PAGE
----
Building a better London for everyone
The context for London’s recovery is extremely challenging, with growing pressures on the cost of living for many Londoners, especially those on the lowest incomes. This crisis has exposed long-standing inequalities in our society; disproportionately affecting Black, Asian and Minority Ethnic communities. The opportunities and challenges of the pandemic are of a scale not seen since the second world war.
Yet, in the face of such adversity, London has really come together to meet this challenge head on. I’ve been inspired by the true partnership-based approach, described as the blueprint for how London government might look in the future. What’s more, leaders such as Lord Simon Woolley who helped to shape City Hall’s recovery plans regularly and rightly described equalities, diversity and inclusion as part of the DNA of London’s recovery.
In October 2020, the Mayor declared City Hall as an anti-racist organisation. Just two months later, I chaired an international event exploring practical interventions being undertaken by cities to combat racism. It was inspiring to hear how Deputy Mayors and policy makers from Toronto, Chicago and Rotterdam to name but a few were seizing the opportunities of the crisis while future proofing their cities for the next set of challenges.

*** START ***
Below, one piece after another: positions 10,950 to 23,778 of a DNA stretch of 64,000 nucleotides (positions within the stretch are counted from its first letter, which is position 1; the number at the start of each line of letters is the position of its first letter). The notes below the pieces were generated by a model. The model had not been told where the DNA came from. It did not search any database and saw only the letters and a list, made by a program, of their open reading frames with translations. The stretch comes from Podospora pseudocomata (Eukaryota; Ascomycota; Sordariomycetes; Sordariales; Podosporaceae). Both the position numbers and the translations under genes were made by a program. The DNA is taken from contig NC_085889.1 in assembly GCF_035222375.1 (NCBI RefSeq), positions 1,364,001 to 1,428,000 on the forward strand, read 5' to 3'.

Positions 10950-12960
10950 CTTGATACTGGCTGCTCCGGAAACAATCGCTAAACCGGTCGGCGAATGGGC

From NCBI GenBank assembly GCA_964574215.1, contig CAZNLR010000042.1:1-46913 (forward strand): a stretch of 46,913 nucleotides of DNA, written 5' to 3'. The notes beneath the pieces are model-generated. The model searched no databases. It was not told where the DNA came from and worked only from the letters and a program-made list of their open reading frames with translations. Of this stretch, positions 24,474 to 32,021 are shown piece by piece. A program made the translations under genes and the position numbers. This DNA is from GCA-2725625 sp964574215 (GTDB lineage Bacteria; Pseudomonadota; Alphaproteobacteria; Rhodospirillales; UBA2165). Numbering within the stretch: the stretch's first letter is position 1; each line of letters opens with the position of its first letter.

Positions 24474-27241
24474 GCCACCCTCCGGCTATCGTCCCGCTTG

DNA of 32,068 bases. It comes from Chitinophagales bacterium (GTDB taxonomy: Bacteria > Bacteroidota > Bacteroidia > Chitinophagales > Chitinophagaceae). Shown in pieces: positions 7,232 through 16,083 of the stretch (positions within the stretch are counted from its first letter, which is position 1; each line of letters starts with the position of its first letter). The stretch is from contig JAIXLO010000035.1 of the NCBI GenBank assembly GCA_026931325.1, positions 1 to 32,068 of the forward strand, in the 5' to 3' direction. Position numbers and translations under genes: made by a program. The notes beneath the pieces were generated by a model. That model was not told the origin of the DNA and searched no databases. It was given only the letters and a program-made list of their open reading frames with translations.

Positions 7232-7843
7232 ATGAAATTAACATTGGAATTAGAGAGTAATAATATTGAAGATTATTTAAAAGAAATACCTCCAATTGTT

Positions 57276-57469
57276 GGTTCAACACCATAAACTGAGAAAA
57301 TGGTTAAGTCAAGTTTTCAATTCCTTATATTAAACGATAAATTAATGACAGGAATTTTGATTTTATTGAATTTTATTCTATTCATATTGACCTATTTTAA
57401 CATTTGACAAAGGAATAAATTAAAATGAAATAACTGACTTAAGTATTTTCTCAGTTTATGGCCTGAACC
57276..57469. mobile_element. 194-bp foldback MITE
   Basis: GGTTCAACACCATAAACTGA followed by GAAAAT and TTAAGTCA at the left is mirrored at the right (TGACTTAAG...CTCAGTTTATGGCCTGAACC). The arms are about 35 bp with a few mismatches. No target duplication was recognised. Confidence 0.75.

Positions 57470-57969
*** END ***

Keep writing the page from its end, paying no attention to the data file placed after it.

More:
We are using our recovery from COVID-19 to reimagine our city as a place with a better long-term future for Londoners. One which is safer, fairer, greener and more resilient than it was before.
London’s business and community groups have come together with the Mayor and leaders of London Councils to formulate nine ‘missions’ for all of London to work towards to achieve the change we’d like to see. In addition, London’s largest organisations have signed the London Anchor Institutions Charter, pledging to leverage their procurement budgets, recruitment resources and estate management capacity to support Londoners most impacted by covid-19 and the growing cost of living crisis.
I encourage you to watch the full recording to learn from London and other cities of what has worked and practical ways to navigate out of this crisis towards cities that are more equal, feel safer and are more prosperous for all.